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Post by little joey » Thu Dec 29, 2005 1:25 pm

mamun wrote:Would anybody give an idea how to form the dynamic relation here?
Its a spoiler:
Calculate the array cheapest[], where cheapest[n] is the best price to buy n items, and calculate this array for n=1, 2, 3, etc. (increasing n).
Now there are many ways to buy n items:
- buy them for n times the unit price;
- buy k times an offer (m for the price of p), where k*m >= n, for k*p;
- buy a items and then b items for cheapest[a]+cheapest, where a+b = n, 0 < a,b <n;
but one of these ways is the cheapest, so store that in cheapest[n].

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Post by mamun » Thu Dec 29, 2005 3:41 pm

Thanks little joey. I'll try to implement it now.

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Post by Darko » Thu Dec 29, 2005 9:22 pm

Can someone tell me (or give me a hint) WHEN this doesn't work ("comboSize" is N (1 for the single item) and "price" is P from the input). I really can't figure it out.

Code: Select all

cost = new long[110];
for (int i = 1; i < 110; i++) {
	if (i == 2 && cost[1] == 0)
		break;
	long min = Long.MAX_VALUE;
	for (int j = 0; j < prices.length; j++) {
		if (prices[j].price == 0) {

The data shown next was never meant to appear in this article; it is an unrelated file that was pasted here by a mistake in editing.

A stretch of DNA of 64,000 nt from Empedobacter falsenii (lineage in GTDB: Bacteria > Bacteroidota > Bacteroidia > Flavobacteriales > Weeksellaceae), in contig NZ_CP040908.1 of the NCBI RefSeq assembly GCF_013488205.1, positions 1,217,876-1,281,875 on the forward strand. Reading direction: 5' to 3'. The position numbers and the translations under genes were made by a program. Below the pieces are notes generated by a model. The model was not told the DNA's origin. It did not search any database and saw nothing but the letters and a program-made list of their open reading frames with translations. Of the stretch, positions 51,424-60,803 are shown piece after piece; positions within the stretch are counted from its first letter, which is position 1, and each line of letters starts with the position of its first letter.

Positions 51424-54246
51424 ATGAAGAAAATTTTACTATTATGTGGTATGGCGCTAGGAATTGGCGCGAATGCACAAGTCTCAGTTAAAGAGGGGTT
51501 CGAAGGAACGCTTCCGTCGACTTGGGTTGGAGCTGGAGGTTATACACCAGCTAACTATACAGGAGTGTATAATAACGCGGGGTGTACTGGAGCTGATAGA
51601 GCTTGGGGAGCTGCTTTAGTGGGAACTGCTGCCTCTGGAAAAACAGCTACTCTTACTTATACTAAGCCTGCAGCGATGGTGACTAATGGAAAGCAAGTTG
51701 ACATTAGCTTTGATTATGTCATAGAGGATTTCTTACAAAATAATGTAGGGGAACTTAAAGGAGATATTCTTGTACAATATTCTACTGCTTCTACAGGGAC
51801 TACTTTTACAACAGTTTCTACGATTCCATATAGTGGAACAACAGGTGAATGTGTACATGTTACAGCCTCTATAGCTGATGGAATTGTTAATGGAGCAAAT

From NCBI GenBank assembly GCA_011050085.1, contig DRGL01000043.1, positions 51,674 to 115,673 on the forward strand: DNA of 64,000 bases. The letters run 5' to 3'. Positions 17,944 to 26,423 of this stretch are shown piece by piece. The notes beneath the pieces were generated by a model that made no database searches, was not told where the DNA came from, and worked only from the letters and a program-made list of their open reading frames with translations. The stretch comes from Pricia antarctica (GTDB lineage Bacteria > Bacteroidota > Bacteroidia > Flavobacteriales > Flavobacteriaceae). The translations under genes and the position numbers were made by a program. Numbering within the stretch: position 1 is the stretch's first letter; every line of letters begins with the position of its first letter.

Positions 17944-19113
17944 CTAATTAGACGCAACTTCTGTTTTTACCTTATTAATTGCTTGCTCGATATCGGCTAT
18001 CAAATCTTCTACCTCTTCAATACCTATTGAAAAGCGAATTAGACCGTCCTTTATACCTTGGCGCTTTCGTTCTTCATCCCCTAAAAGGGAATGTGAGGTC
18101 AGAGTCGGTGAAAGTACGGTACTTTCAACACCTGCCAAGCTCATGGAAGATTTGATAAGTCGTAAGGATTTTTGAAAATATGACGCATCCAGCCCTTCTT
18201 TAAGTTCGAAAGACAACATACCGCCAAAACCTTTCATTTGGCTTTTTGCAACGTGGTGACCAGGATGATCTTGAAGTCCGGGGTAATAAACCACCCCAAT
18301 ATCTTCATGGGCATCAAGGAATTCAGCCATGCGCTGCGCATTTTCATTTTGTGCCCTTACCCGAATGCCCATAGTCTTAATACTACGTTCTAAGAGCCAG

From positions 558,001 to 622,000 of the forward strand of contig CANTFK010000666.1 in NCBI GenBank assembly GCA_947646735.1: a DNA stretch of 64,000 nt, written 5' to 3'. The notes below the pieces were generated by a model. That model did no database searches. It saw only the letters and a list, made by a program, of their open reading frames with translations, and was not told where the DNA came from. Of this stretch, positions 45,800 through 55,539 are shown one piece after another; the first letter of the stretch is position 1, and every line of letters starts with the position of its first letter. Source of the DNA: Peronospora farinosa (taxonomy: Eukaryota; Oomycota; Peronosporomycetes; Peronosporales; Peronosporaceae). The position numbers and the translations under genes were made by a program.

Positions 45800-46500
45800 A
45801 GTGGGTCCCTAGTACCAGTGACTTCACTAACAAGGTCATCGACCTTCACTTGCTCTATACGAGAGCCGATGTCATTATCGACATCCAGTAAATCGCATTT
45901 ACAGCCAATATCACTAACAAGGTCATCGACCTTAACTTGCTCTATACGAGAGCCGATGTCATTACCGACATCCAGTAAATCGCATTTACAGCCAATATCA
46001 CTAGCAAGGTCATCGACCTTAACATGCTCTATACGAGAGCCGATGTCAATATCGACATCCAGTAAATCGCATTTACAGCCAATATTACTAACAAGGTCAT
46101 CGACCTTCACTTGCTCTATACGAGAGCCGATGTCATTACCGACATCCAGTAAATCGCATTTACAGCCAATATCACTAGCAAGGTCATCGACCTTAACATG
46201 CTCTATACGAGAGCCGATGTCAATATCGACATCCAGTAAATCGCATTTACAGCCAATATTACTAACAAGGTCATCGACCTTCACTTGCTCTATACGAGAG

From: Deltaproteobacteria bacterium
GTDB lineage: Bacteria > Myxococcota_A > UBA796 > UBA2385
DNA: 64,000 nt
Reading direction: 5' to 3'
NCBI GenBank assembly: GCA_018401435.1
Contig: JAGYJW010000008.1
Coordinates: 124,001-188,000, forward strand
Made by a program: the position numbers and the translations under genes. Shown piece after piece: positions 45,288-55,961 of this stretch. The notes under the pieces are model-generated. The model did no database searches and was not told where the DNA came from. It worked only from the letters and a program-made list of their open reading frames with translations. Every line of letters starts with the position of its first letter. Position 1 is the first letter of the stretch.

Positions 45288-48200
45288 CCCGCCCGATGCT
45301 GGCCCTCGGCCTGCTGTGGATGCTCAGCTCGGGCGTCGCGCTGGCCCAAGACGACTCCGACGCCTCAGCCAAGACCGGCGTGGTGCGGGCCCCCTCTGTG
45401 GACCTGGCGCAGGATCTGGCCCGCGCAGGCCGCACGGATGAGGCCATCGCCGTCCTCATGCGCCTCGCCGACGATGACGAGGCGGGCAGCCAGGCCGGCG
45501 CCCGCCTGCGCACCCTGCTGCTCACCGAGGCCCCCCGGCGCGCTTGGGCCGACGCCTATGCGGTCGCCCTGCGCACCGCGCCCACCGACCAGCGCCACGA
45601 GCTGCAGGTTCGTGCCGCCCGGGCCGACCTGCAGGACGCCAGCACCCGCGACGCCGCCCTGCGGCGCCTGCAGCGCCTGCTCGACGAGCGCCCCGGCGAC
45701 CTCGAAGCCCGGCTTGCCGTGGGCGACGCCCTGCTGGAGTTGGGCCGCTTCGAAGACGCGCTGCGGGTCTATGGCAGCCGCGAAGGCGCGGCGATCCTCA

min = 0;
			break;
		}
		int q = i / prices[j].comboSize;
		int r = i % prices[j].comboSize;
		if(r == i || i == 1){
			q = 1;
			r = 0;
		}
		long c = q * prices[j].price + cost[r];
		if (c < min)
			min = c;
	}
	cost[i] = min;
}
Darko

mamun
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Post by mamun » Thu Dec 29, 2005 9:44 pm

What's prices.length?
What are you doing in

Code: Select all

int q = i / prices[j].comboSize; 
int r = i % prices[j].comboSize; 
You mat try this I/O
Input

Code: Select all

10.00 2
3 25.00
4 32.00
3 4 5 6 7
Output

Code: Select all

Case 1:
Buy 3 for $25.00
Buy 4 for $32.00
Buy 5 for $42.00
Buy 6 for $50.00
Buy 7 for $57.00

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Post by Larry » Thu Dec 29, 2005 10:16 pm

Sometimes you need to buy more than 100 items for cheaper..
Looking up to 110 isn't enough. Also, there's a simplier recurrence..

Darko
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Post by Darko » Fri Dec 30, 2005 1:50 am

Thanks for the responses, guys.

prices.length is the length of the array holding the (comboSize,price) pairs (M+1 of them).

I increased 101 to 110 just in desperation, those are K's (that are never larger than 100) (I just tried 200 in another desperate attempt...)

I know that that method is slow, I keep dividing the same things and use only already calculated values for the remainders. But it runs in one second, so it's fine. I don't understand why I'm getting WA.

Yes, q is quotient and r is reminder. As in:
K = 10
N = 3, P = 10.00
I calculate the cost as:
q = 10/3 = 3
r = 1
c = q*price+cost[r] = 3*10.00 + cost[1]
Then I get minimum of those c's for all (N,P)'s (and I consider the initial one as (1, unitPrice)).

Even if you buy more than 100 items, it doesn't matter, I consider only the cost of the deal, not if there are more than 100 (if K<comboSize, I set q to 1 and r to 0).

If you think that 100 is the key, can you please provide some input, as I said, I ran out of ideas.

Darko